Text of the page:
Entrepreneurs

Council Post: A Beginner’s Guide To SEO Keyword Research In 2021

By Amine Rahal, entrepreneur and writer. Amine is the CEO of IronMonk, a digital marketing agency specializing in SEO & CMO at Regal Assets, an IRA company. 

There used to be a time when you could install a free Chrome browser plug-in, scrape all the competitive keywords you need, throw them into an article a couple of dozen times and then immediately rank for high-volume search terms after hitting “publish” on your WordPress site. Those days are no longer, and that’s not such a bad thing.

Google has gone to great lengths to improve the internet user experience over the past couple of decades. If you want to create rankable content these days, you need to provide exceptional value for your reader. Finding the right keywords, and using them strategically, is an essential step in today’s search engine optimization (SEO) process.

As the owner of two full-service digital marketing agencies, SEO has been my bread and butter for the better part of two decades. Here are my top five keyword research strategies to help you start ranking sooner: 

Step 1: Choose Your Search Tool

Although there used to be serviceable freeware available for SEO keyword research, as far as I’m aware, there aren’t any left that are competitive with the paid services. Virtually every SEO specialist I know of uses one of the following paid tools, which are all excellent choices:

• Moz Explorer.

• Ahrefs.

• SEMrush.

• Keyword Tool.

Do your homework to find which one best suits your goals and budget. I’ve used all of these tools at one point or another, and I have no affiliation with any of them. I can honestly say they all do just about the same thing with the same degree of accuracy and depth: finding search terms and content ideas based on what people search for on Google.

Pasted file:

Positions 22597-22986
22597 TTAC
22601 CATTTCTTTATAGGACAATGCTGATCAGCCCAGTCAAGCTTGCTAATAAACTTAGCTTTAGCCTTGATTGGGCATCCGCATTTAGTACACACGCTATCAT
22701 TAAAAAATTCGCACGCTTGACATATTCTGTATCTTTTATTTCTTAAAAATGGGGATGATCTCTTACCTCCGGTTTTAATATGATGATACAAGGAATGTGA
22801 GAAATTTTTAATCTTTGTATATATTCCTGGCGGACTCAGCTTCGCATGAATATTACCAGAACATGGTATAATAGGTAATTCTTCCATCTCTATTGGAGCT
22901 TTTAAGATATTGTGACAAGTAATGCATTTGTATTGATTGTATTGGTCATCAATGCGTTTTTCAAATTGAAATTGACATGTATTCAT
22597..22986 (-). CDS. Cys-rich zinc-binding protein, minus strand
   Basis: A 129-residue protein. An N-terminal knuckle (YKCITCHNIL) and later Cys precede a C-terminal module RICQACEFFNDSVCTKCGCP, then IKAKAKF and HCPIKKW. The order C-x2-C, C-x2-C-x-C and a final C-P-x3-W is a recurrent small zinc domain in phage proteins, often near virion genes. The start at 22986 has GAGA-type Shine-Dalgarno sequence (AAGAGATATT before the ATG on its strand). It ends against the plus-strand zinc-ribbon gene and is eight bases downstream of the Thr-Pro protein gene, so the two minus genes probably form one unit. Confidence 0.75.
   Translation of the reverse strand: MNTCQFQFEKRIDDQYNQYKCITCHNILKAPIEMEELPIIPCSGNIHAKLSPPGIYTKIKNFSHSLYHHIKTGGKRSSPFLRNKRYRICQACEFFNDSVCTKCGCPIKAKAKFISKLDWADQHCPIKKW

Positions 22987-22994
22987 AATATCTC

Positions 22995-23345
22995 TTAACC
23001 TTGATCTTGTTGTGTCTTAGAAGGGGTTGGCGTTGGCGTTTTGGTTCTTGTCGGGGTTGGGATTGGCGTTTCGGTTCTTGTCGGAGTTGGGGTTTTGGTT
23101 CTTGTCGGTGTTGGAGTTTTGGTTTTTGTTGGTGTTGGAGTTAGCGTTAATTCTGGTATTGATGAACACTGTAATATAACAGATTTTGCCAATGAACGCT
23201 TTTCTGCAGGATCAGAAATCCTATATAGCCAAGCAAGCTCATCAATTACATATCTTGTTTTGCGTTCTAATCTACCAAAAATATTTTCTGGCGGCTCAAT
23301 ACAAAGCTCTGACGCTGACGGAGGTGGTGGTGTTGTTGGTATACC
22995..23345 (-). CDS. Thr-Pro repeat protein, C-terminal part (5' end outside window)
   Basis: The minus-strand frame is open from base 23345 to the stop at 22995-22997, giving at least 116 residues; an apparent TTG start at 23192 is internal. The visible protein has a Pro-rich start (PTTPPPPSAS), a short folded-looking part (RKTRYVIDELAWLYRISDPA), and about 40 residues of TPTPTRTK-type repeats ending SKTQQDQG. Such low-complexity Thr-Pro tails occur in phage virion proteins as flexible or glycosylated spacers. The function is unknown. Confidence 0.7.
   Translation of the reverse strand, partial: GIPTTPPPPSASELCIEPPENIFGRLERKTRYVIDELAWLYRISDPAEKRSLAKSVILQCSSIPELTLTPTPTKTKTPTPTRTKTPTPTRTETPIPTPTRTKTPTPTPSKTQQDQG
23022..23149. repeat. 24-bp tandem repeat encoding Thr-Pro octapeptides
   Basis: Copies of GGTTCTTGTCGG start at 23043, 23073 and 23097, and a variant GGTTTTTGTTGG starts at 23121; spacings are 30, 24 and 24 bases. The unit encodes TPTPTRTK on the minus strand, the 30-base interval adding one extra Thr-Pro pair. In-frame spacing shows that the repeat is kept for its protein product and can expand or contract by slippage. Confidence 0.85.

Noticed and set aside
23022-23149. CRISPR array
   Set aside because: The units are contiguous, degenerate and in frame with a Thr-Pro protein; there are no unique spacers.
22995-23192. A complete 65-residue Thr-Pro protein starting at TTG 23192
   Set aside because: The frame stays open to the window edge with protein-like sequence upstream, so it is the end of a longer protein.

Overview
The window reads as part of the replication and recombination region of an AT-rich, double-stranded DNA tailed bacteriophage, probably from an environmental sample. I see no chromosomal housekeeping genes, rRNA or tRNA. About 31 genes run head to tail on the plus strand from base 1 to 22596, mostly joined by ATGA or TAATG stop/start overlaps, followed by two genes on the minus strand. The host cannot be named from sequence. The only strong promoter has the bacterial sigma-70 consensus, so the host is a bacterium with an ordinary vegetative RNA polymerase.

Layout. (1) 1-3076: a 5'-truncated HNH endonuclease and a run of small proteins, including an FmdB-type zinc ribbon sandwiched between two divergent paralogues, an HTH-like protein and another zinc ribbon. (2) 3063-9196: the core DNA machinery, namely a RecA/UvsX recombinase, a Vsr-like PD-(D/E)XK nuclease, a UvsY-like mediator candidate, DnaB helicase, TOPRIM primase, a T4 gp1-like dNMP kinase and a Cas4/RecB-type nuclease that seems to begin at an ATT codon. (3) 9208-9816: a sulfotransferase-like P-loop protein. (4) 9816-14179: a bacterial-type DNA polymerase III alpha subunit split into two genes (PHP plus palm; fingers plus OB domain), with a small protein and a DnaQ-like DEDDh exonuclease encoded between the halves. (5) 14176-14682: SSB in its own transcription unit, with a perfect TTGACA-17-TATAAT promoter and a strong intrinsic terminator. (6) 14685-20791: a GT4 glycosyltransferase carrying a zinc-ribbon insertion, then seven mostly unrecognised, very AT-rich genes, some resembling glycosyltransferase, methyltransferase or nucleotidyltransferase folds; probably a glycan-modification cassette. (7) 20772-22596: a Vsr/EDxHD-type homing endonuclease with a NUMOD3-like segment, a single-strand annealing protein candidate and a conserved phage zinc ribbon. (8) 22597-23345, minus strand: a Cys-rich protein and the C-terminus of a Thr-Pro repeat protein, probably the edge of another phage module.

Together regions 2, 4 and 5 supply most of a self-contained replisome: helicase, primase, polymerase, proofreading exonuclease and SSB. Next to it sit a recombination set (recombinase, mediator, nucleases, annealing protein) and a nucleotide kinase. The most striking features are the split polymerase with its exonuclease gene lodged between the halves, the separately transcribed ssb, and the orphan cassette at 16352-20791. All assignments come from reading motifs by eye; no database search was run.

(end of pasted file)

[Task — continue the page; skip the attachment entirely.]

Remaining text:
Typically, all of them offer free one-week trial promotions. So, you can try them out risk-free before committing to a purchase.

Step 2: Run A Google Audit

Your next stop is the Google Search Console (GSC), which is every SEO’s best friend. GSC provides a ton of free value by informing you about:

• What pages are currently ranking for specific search terms.

• Search terms driving the most website visits.

• Which devices are being used to visit your website.

• Advanced SEO metrics like click-through rates and average search engine results page (SERP) positions.

The goal here is to find the near-misses that your website currently has (if any) and build from there. If your website is already succeeding in a particular content topic (e.g., you’re ranking 25th for “best Italian recipes”), you’ll have a starting point for building supplementary content. This is called a “seed keyword,” which can be extended later.

Step 3: Build Out Your Seed Keywords

Once you’ve identified a shortlist of seed keywords (i.e., five to10 seeds), you can use your keyword research tool to plug in your seeds. From there, the tool will generate a list of search terms ranked by their volume and keyword difficulty (KD).